NCSA Welcomes National Academy Report

05.13.16 -

NCSA expresses its unwavering commitment to sustaining advanced computing infrastructure and collaborating with the scientific community to solve the world’s most challenging problems.

The National Center for Supercomputing Applications (NCSA) at the University of Illinois at Urbana-Champaign welcomes the recommendations in the National Academy of Sciences, Engineering, and Medicine’s newly released report Future Directions for NSF Advanced Computing Infrastructure to Support U.S. Science and Engineering in 2017-2020.

Advanced computing is of critical importance to an expanding set of scientific problems and disciplines. Maintaining U.S. innovation and leadership in this field requires coordination of the nation’s computing talent and resources, according to a long-awaited report to the National Science Foundation (NSF) by the nation's computing experts. “NCSA applauds the committee’s recommendations and we are committed to sustaining advanced computing infrastructure in partnership with the scientific community in order to solve the world’s most challenging problems,” said Ed Seidel, Director of NCSA. “Many new advances in science and engineering that are necessary to address societal grand challenges require a blend of new scientific and engineering expertise combined with advanced computing and data environments. NCSA will continue to support the NSF’s—and Director France Córdova’s—visions with ideas, resources, and innovations that will strengthen and grow leadership in U.S. science and engineering.”

The report is in response to the NSF request that the National Academies of Sciences, Engineering, and Medicine provide recommendations for a framework for future decision-making about NSF’s advanced computing strategy and programs. The report, which aligns with many of the objectives in President Obama’s National Strategic Computing Initiative (NSCI), includes input from 60 individuals, research groups, and organizations who are leaders in the cyberinfrastructure space. It is consistent with other National Research Council (NRC) reports in the past. The report’s recommendations are aimed at achieving four broad goals: (1) positioning the U.S. for continued leadership in science and engineering, (2) ensuring that resources meet community needs, (3) aiding the scientific community in keeping up with the revolution in computing, and (4) sustaining the infrastructure for advanced computing.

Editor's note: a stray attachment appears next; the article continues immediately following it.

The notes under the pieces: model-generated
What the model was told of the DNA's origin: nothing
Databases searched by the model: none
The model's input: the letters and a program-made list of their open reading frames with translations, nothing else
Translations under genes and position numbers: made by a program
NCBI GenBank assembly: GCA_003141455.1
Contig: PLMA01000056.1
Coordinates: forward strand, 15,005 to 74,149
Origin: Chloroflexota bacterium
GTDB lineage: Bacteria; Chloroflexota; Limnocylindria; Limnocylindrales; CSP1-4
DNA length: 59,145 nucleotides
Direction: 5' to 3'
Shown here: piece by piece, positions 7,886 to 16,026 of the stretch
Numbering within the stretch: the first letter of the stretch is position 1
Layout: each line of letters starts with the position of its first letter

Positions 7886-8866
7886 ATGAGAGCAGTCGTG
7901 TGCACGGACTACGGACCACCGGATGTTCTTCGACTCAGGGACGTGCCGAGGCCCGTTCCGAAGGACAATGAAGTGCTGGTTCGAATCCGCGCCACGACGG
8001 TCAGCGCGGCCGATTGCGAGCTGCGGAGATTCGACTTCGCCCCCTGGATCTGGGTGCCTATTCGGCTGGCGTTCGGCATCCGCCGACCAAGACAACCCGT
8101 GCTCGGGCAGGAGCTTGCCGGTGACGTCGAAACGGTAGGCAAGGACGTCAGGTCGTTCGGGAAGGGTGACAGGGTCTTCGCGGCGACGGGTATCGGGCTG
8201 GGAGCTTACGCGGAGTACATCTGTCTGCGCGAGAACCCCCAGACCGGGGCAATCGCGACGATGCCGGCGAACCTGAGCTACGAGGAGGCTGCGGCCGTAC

“We support the committee’s findings that it will take collaboration by the scientific and engineering communities to sustain our infrastructure so there is no interruption in the frontier research and discovery that is on the cusp of scientific breakthroughs,” said Bill Kramer, Director and Principal Investigator of the Blue Waters Project. “It was a visionary award made by the NSF 30 years ago that established NCSA, which has enabled the cutting-edge research, education, and innovation that continues to this day through the Blue Waters Project. We look forward to continuing these world class initiatives for the next generations of systems and services that will service U.S. research communities.”

NCSA is home of the NSF-supported Blue Waters supercomputer, the largest and most powerful computing and data system available to the open science and engineering academic community in the United States. Scientists, engineers, educators, students and companies from across the U.S. use Blue Waters to perform quadrillions of calculations every second to discover answers to questions that have an enormous potential for positive impacts on society, such as how do viruses spread destruction in the human body to how to harness energy from sunlight? How can we predict and prepare for when and where earthquakes and tornadoes will strike and the destruction they cause? What are the properties and challenges for the future generations of electronics and other materials? How was the universe created and what do we need to know about its laws and properties?

Professor Thomas H. Jordan, Director of the Southern California Earthquake Center at the University of Southern California, uses Blue Waters in his research. “Supercomputers like Blue Waters are among the most powerful scientific instruments in our research arsenal,” said Jordan. “This unique NSF resource has allowed the Southern California Earthquake Center to simulate earthquake systems in enough detail to anticipate future seismic behavior. We now have better models of what will happen when earthquakes strike, allowing us to reduce their destructive potential.”

National Science Foundation

Blue Waters is supported by the National Science Foundation through awards ACI-0725070 and ACI-1238993.